Once he agreed I started planning (some might say obsessing) with how to make it palatable so that (1) he would follow through on his agreement, (2) we wouldn’t have to leave early and (3) maybe we could do it again next year. 🙂 The park is on the other side of the town from us – about a 20 minute relaxed walk. The police were going to shut down the streets next to the park and block parking as well. I figured we’d want chairs for fireworks viewing so I needed to figure out how to have the chairs there and ready and not have to shlepp them and carry them about while we ate, and saw whatever sights there were to be seen. I arranged with a friend to leave my car, with chairs-in-bags, parked in front of her house, which is about 5 blocks from the park. I drove the car over early in the morning and left it there so that I had MY SPOT all set before the crush for parking began in the early evening. I knew also that at the end of the evening we would not want to be hiking up hill all the way back home. We are at the highest point in town and the park is at the lowest. I was also hoping that I’d parked on the road that would have less pedestrian traffic as that road did not lead directly into the park itself. Now you see why some folks describe my planning as obsessing. 🙂
Came 6:30 and it was time. We coated ourselves liberally with insect repellent, long pants, sneakers and socks, and headed off to our car. We were obviously ahead of the crowd still and I saw a BETTER SPOT on the next block down so I moved the car. *grin* It’s PLANNING, really. 🙂 As we reached the entrance to the park we met our friends who were unloading passengers and chairs. A propitious omen for a good time. We wandered on down into the park, perused the food vendors, grabbed food and headed to the lawn to park ourselves in our chairs. I’m pretty certain my chair is broken. It sits VERY low to the ground and closer inspection seems to indicate that a bolt might be missing.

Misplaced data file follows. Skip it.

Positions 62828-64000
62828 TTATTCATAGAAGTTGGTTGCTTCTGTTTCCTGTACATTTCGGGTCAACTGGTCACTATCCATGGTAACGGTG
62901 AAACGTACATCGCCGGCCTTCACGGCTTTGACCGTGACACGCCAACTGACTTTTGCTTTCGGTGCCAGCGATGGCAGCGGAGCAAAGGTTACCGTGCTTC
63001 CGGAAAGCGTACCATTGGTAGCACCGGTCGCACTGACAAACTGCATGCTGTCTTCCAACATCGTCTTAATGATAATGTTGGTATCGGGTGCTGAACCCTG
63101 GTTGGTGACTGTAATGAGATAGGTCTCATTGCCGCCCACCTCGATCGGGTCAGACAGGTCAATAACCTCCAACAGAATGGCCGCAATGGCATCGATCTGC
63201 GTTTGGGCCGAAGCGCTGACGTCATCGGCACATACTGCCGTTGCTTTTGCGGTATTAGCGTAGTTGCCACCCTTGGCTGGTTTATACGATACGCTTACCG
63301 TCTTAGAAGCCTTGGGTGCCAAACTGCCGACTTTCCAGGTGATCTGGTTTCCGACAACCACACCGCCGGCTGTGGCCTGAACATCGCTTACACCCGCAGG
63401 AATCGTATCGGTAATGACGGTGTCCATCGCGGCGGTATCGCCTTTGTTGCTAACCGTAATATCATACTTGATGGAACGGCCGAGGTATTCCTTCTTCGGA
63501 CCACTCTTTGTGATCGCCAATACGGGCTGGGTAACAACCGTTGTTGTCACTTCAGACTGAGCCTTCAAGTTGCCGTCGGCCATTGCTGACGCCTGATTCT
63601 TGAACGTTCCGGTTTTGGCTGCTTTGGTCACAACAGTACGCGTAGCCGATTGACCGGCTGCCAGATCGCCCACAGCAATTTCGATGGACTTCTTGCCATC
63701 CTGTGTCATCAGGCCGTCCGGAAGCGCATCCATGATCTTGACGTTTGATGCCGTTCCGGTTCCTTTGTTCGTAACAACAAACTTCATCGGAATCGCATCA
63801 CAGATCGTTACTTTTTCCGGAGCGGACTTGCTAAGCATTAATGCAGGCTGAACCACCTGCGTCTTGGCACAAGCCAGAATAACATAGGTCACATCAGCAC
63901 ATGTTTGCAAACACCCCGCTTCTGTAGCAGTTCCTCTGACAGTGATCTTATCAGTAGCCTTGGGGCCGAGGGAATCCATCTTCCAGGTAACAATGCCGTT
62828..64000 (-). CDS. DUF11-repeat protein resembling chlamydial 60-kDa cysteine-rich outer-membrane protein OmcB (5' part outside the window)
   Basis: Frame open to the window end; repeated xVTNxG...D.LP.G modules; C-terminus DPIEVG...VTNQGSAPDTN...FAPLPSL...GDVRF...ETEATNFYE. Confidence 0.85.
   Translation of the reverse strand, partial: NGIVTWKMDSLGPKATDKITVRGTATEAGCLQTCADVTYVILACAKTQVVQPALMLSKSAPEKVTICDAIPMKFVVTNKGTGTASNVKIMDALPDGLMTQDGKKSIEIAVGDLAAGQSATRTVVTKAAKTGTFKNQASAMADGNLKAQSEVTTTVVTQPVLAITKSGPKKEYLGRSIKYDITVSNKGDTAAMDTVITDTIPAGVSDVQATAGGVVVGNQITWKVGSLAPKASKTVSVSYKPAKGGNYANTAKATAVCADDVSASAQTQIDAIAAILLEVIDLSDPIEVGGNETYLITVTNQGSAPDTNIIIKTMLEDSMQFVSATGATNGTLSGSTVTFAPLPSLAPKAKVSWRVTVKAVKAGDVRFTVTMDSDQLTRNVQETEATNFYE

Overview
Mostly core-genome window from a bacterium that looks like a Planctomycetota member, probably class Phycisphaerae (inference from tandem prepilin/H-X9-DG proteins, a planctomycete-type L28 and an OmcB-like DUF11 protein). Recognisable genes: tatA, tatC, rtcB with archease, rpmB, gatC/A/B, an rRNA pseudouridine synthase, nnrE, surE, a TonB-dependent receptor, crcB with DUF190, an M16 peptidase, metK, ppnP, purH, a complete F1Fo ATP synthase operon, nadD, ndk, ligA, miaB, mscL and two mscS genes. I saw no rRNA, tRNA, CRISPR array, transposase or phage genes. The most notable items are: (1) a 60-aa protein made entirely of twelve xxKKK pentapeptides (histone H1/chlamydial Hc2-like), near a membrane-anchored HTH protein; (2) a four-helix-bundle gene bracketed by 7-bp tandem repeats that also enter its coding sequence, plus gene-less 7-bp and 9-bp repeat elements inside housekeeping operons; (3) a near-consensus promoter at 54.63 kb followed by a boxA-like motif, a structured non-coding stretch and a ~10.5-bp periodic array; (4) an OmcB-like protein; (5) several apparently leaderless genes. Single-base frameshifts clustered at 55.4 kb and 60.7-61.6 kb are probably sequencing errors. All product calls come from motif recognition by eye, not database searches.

We were sitting and enjoying the periodic cool breeze, the beautiful sky, the musical attempts from the stage. We saw some friends we’ve not seen in ages, as she and I both exclaimed “Oh I’ve been meaning to CALL you!” I loved watching all the people. The children with their bubble machines (everybody wins at the carnival games there – play til you pick your prize). Did you know that if you aim your bubble machine at the ground you can make a mountain of bubbles? Everyone has a different idea as to what one wears to the 4th of July festival in the park. There was a lot of happy and energy and good vibrations. Hey – we even met the mayor. *grin* My sister and her husband came down and joined us and soon it was TIME.
The fireworks were fantastic. I wasn’t really sure how good they’d be. I mean, fireworks are never BAD, but some are merely fireworks. These were FIREWORKS!!! They were beautiful and constant and they lit up the sky. People were oooo’ing and ahhhhh’ing and clapping and cheering. My husband thought that the finale might have been the best fireworks we have ever seen. They were truly stupendous. Absolutely great show and I’m so glad we went.
It was a perfect small-town 4th of July celebration. Not a single bug bite. Seeing friends. Eating festival food. Perfect summer weather. Even joining the exodus from the park went smoothly (yay for air-conditioned cars). As my brother-in-law quipped “Our tax dollars at work!” Worth EVERY penny.